London: In a first, scientists have developed a life-like, 3D model of mammary gland which mimics the structure and function of the real organ, an advance that may help better understand the mechanisms of breast cancer.
Using a cocktail of growth factors, researchers from Cardiff University in the UK and Monash University in the Australia were able to grow mouse mammary cells into three-dimensional mammary tissue.
Known as an ‘organoid’, the model mimics the structure and function of a real mammary gland.
This enables researchers to increase their understanding of how breast tissue develops, and provides an active model for the study of disease and drug screening.
As well as determining how to grow these life-like mammary glands, researchers also discovered how to maintain them in culture to allow ongoing experimentation – the first time this has been developed in a laboratory.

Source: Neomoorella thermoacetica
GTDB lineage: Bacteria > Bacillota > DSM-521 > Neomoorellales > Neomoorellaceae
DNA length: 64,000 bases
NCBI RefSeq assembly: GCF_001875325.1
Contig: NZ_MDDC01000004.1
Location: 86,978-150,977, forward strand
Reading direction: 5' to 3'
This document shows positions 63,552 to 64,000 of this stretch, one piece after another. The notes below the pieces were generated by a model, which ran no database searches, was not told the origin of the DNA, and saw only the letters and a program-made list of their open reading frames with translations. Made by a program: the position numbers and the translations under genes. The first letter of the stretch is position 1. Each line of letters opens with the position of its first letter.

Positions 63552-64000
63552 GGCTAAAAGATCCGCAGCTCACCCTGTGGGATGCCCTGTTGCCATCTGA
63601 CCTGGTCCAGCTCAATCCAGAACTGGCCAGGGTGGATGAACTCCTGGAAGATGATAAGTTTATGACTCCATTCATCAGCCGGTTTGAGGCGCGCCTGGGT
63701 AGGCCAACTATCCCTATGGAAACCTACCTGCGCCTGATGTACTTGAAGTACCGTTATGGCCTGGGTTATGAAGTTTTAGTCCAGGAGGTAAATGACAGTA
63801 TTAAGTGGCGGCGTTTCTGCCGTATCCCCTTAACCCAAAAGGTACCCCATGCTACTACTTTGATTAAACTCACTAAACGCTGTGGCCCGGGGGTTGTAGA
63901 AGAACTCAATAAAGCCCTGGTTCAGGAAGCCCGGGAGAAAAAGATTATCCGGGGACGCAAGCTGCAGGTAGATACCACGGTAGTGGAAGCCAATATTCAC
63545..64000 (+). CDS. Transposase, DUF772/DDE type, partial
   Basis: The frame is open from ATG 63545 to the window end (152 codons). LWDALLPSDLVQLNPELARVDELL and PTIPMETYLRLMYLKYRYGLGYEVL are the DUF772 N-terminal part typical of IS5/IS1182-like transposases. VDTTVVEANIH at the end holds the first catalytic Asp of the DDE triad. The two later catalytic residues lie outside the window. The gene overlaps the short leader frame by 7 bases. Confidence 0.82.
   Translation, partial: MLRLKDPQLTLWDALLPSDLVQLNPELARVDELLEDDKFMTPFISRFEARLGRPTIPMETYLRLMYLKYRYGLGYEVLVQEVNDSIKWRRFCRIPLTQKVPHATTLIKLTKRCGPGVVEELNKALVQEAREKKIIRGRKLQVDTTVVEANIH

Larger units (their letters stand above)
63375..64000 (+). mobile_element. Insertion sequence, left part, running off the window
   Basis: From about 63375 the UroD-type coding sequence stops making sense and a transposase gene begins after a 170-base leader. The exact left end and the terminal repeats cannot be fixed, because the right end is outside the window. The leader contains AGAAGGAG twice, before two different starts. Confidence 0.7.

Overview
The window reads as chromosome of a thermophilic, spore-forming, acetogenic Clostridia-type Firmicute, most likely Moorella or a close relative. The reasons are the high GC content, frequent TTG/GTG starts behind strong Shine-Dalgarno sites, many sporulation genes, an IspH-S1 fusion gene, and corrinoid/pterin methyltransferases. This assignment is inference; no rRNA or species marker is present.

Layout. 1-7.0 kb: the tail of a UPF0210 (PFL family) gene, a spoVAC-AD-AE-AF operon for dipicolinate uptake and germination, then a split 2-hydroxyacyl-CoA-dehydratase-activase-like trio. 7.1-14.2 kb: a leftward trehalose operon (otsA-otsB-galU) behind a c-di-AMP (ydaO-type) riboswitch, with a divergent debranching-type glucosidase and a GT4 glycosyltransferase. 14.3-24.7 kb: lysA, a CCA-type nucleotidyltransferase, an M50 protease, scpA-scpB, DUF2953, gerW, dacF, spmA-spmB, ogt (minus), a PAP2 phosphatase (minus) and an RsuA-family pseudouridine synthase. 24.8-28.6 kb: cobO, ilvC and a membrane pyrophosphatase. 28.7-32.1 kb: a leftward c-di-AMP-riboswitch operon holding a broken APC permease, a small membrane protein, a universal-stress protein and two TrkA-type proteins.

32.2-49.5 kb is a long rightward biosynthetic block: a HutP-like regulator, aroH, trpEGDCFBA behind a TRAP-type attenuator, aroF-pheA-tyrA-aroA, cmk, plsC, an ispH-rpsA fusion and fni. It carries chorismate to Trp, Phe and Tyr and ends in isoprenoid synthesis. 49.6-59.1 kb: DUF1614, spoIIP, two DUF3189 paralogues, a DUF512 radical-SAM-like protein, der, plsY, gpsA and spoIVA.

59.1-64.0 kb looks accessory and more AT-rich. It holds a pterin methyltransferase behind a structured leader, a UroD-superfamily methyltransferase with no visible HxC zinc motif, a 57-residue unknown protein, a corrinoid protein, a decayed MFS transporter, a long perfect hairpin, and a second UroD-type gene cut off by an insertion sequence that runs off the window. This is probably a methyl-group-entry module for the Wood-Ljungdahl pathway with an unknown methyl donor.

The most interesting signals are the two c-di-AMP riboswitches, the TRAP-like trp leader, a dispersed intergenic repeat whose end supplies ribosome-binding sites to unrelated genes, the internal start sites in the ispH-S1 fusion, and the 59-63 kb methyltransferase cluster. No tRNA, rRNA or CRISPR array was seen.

“Much of how breast tissues respond to external stimuli such as hormones is, as yet, unknown,” said Trevor Dale of Cardiff University.
“In order to fully tackle the mechanisms that lie behind breast cancer we first need to understand how healthy breast tissue develops,” Dale said.
“As such, developing a model of a normal breast with the actual architecture of a mammary gland has long been a ‘Holy Grail’ for cancer researchers,” he said.
“This model allows us to really study the basic biology of how the breast develops – how hormones work, what are the genetic influences,” said Thierry Jarde, from the Monash Biomedicine Discovery Institute.
“Further down the track we hope to use this model in tandem with models of breast cancer in order to carry out effective drug-screening,” Jarde said.
The findings were published in the journal Nature Communications.